This may we went back to Picos de Europa. Last year we tried hard for three days to get a chamois with the bow there but we couldn’t make it. We have been training for months to try to make a difference this time.
I was surprised how bad the area has been hit by Scabies and the few animals that we saw, for how many there were years ago. We were ready for a long day of hiking. Views are breathtaking!
In Picos de Europa lives the smallest chamois subspecies in the world, the “Cantabrian”. Although, what really brought us there was not that, but the opportunity to chase one of my favorite animals in a different mountain range. It will never stop amazing me how they can move so easily in such crazy terrain.
Weather in the mountains changes quickly so you better be prepared for anything. Here we are glassing some chamois feeding in those cuts protected from the rain and wind. Not even a chance there with the bow. No matter how much we train, we are never in good enough shape for the terrain these guys life in.
The equipment brought. Slowly glassing every corner trying to find a right buck. We are after a management permit, so we are looking for animals that they have no potential to be a trophy. By doing this management, a good healthy population can be assured, were the best individuals are left for breeding.
I got asked a lot if I am not scared of coming out empty handed when I only take my bow… if being in places like this is coming out empty, we have a different understanding of what hunting is about. We love feeling small in this world!
This group was in a perfect spot, so I couldn’t pass the opportunity to get to shooting range and draw the bow, too bad they were not what we were looking for, good practice and fun though! We covered a lot of ground and saw some groups of females and young ones, but we were struggling to find a management buck.
Weather changes quick, and with some scattered showers, salamandras start to pop out from the ground. It’s great to see so much small life there is in the upper country, far from the intensive agricultural grounds full of chemicals.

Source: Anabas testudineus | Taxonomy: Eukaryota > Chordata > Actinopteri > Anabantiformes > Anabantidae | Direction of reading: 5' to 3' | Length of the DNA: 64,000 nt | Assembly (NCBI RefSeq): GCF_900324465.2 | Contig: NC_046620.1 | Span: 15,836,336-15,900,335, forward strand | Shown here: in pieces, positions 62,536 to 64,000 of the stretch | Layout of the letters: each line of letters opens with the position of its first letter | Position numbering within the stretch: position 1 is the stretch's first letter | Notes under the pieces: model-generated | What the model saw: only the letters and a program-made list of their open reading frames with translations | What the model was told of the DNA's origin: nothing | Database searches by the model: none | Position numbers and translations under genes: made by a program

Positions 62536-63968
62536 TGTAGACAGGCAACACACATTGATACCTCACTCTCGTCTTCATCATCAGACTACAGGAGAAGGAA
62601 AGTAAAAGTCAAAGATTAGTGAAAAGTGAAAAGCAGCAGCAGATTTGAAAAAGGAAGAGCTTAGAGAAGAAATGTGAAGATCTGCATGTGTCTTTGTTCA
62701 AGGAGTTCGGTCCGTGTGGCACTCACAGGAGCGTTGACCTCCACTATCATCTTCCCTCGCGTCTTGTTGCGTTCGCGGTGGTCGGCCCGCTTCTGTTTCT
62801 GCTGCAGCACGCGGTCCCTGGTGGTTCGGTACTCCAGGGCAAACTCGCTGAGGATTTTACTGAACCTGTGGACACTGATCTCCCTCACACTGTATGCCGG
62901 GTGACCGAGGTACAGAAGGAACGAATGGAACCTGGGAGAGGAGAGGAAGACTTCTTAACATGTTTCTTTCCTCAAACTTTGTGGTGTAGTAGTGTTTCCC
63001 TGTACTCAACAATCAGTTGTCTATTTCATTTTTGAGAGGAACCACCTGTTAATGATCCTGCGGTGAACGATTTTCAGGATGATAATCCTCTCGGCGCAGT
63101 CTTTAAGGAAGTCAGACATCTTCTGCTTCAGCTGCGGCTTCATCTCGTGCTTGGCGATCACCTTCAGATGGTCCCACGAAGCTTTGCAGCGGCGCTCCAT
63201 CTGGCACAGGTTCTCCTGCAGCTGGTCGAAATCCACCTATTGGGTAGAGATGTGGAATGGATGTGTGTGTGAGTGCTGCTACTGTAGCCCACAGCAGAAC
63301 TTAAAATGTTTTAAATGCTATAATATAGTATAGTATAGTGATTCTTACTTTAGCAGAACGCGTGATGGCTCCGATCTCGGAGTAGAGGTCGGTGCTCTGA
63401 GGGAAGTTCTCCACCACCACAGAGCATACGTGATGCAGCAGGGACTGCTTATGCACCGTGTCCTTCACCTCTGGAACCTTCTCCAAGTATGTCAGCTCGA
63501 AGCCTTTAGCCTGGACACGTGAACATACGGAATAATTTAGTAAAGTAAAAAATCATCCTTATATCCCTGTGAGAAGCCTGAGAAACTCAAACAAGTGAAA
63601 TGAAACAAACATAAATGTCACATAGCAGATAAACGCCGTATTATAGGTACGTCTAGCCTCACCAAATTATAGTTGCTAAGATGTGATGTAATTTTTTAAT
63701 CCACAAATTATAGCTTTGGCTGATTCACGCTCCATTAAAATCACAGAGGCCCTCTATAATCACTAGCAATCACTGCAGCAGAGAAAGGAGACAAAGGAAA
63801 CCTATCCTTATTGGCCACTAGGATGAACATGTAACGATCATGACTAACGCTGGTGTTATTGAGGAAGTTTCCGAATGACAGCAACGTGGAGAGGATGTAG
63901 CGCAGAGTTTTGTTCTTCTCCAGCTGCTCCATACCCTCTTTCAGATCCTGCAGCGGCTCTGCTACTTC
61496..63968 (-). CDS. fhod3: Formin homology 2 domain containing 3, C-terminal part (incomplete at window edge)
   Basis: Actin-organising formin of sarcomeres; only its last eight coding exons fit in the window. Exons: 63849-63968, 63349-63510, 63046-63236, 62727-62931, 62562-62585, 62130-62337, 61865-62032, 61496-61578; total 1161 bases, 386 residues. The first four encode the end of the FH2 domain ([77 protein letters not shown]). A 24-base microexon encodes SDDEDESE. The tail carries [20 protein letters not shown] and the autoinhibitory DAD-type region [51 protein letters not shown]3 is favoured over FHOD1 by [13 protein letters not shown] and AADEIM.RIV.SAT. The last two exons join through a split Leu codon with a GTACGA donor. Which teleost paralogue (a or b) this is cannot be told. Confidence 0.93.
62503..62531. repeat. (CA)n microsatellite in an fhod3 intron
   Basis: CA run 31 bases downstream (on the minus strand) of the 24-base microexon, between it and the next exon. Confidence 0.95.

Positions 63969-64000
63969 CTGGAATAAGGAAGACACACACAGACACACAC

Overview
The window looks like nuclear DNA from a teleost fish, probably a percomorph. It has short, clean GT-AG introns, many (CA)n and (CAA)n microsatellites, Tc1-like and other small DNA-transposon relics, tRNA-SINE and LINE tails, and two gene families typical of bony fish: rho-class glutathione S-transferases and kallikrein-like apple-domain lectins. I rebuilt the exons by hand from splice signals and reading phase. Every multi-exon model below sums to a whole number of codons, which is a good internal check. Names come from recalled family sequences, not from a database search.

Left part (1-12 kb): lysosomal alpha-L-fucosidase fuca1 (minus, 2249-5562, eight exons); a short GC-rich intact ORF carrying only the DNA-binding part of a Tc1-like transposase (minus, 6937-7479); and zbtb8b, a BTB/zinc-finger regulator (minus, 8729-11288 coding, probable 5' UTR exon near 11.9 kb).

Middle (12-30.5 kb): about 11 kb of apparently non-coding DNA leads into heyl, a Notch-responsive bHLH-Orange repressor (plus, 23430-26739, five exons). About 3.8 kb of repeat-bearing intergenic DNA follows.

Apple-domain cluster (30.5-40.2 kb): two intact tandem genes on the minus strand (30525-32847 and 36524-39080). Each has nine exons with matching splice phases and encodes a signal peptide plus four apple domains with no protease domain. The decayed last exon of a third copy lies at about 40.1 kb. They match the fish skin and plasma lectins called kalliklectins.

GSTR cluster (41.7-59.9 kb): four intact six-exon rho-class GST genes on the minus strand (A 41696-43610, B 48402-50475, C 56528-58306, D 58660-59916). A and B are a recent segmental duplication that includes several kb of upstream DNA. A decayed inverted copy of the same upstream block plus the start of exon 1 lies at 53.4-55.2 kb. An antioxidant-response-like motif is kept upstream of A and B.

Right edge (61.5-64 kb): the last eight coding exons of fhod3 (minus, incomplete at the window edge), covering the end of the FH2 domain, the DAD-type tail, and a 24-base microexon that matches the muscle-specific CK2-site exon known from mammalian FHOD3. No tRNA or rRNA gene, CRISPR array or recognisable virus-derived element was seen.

We spotted a lonely buck really far away. As we closed the distance we found that it was what we were looking for. I sneak underneath it since it was bedded on the base of a rock wall. The buck stood up broadside at 45 yards but the range finder told me to shoot for 35 yards compensating for the angle. I couldn’t find a good stable rest for my feet, so I struggle to set the sight level. We thought that the shot might have been a bit low, but it turned to be on the shoulder cutting all the heart arteries. It only run 40 yards.
After 12 hours hiking, we got our first option at a good management buck. We couldn’t believe finally things lined up!! 18.54pm;
951m/3120ft positive elevation gain.
Still 3 hours to get down.We took some pictures and the meat and started our way down. We had to loose 1000+ m in elevation, luckily this time of the year days are super long and we made it to town with the last light. Days like this will never be forgotten!
We really put the time to be prepared for this hunt and we couldn’t be happier that we were able to make it count one year later. My first Cantabrian chamois! A Gorgeous animal in one of the most beautiful places I have ever hunted. Gotta love mountains and goats!